ABACE Convention News

Textron Aviation Ready For China Growth

 - April 6, 2017, 6:05 PM
While large-cabin, ultra-long-range jets have grabbed most of the interest among Asia Pacific buyers, versatile utility turboprops such as the Beechcraft King Air Series twin has multiple roles waiting as China builds infrastructure.

Textron Aviation (Chalet 10) comes to ABACE confident that it is well placed to benefit from long-term growth in business aviation in China and the wider region—particularly in China because of the government’s stated aim to focus on investment in the sector, including hundreds of new regional airports.

Sales have been going well, senior v-p business development for China Bill Schultz told AIN. “We don’t publish numbers, but generally speaking what we’re seeing in China is that the government has gotten behind the growth of GA, especially in relation to the latest [13th] five-year plan—which calls for 500 airports by 2020,” supported by the devolution of power to local governments to approve such small airports. “We have seen an encouraging amount of activity, and people interested in establishing special operations and regional commuters, for example.” So the trend is continuing, he added, despite the “austerity” drive by the government that started a couple of years ago to root out corruption.

“That’s like a sweet spot for us,” said Schultz, “for example, we have seen a particularly strong response for the King Air and 208 [Cessna Caravan].” He noted that these more utilitarian aircraft typically play a big part in developing countries, particularly where regional road and rail networks are lacking. And “one area identified specifically by the Chinese government in its latest five-year plan was to improve the distribution of goods.”

Schultz said that he has recently found “many communities in China are now recognizing [GA] as a way to get tourists to their location. Finishing that last 100 km, to areas that are absolutely gorgeous. For example that can open up the possibility of a regular service with a King Air 350.”

He said the Caravan can be used in many different regions to develop air services, and it will prove itself in China’s Western Province.

Textron Aviation has two joint ventures in China to produce aircraft; the Caravan in Shijiazhuang, just south of Beijing, and the Citation XLS in Zhuhai, near Hong Kong. The former is at a more advanced stage, as the market is stronger with that aircraft at the moment, he said. So the company is “expanding capacity to include parts and maintenance support, and expanding the parts store.”

“We’ve been really ramping up our capability, investing in people, tooling etc. Operators are really very sensitive about the cost of operating their airplanes, and the biggest cost would be not having them [flying]. So the ability to recover from an AOG [‘Aircraft on Ground’] situation is critical.” He said there was a focus on supporting the King Air 350 in particular. “It’s a big year for the 350,” he said, indicating that the fleet is growing in the region.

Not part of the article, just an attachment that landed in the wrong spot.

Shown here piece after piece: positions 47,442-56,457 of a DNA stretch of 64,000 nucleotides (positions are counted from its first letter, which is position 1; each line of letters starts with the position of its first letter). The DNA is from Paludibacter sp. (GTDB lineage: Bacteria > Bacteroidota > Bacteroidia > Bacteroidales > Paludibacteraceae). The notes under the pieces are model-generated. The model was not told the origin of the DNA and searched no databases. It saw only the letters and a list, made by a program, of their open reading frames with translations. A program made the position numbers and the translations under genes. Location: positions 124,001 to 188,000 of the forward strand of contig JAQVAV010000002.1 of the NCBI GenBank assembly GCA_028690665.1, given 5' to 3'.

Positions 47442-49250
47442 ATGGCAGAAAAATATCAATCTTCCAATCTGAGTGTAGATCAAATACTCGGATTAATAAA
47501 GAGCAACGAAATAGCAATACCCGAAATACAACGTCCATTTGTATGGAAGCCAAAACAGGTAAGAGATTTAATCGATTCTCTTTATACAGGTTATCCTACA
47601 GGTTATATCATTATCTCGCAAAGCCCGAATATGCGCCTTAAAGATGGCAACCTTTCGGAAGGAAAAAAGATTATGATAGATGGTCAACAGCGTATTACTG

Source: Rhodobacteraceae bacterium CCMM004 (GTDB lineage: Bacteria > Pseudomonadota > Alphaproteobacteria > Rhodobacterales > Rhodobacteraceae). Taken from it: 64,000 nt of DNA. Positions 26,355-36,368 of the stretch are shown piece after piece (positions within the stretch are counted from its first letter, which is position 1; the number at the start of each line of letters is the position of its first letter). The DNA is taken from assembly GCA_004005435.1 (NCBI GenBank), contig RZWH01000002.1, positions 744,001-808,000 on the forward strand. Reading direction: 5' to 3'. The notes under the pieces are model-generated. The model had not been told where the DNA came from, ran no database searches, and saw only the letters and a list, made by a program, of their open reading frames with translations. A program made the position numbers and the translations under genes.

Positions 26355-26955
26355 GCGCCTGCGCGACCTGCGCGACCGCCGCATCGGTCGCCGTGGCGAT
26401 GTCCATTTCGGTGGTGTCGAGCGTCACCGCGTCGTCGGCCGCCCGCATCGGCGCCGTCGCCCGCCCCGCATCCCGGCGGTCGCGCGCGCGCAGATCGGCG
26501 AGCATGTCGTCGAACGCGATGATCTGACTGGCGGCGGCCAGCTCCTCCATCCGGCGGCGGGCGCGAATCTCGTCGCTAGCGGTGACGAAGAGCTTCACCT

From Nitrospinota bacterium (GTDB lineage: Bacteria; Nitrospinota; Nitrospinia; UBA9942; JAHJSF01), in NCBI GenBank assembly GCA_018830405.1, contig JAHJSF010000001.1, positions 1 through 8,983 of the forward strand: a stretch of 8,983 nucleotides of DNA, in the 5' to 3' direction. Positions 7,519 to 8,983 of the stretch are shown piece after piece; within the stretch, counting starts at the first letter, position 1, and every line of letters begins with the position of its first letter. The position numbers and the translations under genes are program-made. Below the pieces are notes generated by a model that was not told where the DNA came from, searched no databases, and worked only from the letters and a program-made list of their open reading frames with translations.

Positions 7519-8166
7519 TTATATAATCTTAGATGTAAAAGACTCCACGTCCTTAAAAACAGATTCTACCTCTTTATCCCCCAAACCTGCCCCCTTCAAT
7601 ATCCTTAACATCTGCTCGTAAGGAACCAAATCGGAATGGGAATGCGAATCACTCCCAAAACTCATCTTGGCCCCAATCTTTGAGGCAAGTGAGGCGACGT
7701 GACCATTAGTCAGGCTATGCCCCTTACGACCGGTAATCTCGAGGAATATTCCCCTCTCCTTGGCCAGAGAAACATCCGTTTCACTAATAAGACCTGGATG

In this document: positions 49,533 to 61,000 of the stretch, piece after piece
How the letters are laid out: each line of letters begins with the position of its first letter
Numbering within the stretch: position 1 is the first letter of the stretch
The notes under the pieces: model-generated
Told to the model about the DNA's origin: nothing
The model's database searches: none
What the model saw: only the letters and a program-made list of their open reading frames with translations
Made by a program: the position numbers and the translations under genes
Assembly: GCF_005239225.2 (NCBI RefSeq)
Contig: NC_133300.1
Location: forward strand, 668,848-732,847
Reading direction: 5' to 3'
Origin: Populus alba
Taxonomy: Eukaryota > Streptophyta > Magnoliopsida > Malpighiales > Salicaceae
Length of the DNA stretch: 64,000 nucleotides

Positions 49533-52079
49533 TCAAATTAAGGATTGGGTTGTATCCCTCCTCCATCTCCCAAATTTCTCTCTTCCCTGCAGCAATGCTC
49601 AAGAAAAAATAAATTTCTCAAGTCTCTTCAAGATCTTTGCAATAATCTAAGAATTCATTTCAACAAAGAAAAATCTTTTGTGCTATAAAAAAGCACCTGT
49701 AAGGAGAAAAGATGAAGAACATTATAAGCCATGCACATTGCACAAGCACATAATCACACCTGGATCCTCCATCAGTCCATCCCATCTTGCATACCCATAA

He anticipates that Citation jets will be a major focus now that the Latitude is in service and the Longitude is approaching certification next year, followed the large-cabin Hemisphere after that. He said that “the economics are right” with these Citations and expects them to sell well in China. “They’re getting lots of attention. We’re seeing a transition in the thought process [of buyers]—before, people just wanted to buy the long-range aircraft for international travel. Now, there’s a focus on [capabilities] the market needs, what they’re going to actually use them for.”

So with the XLS, he said a similar, step-by-step increase in the support capability would follow, as the market allows, “and we’ve got the full support of the [Textron] group too.” That includes Singapore, so service support can be brought in relatively quickly. Textron Aviation has three local Chinese support technicians in the country as well.

Schultz’s office is in Shanghai, and he shares it with two other Textron subsidiaries, Bell Helicopter and Textron Finance. Beyond that, Textron has interests in China outside aviation, which gives the group additional depth of knowledge, he said. “We have a strong presence in China with tool and special-vehicle companies, a manufacturing facility for automotive fuel tanks [and so on]. So few aviation companies have as much presence in China. We have a lot of group expertise in the market here, a deep and rich contact base and reputation among government officials and other industry officials. We’re often consulted and meet with CAAC [for example].”

At ABACE, Textron has on static display a Citation XLS and a Caravan, with something new, having “specific product presentations at our chalet, three or four different presentations”—including on the new Citations. “We think these are going to be game changers in terms of how people think of GA.”

Last but not least, Schultz discussed the burgeoning market for small training aircraft such as the company’s venerable Cessna 172. “CAFUC [The Civil Aviation Flying University of China] is already operating more than 100,” he said.

Overall, he noted that aviation in China is growing very differently to the way it grew in the U.S. Here, it started with the airlines, and is filling in now at the lower levels, starting with the large-cabin bizjets. But he underlined that what is really holding the industry back is having enough trained people. There is a “need for talent, a need to train,” he concluded.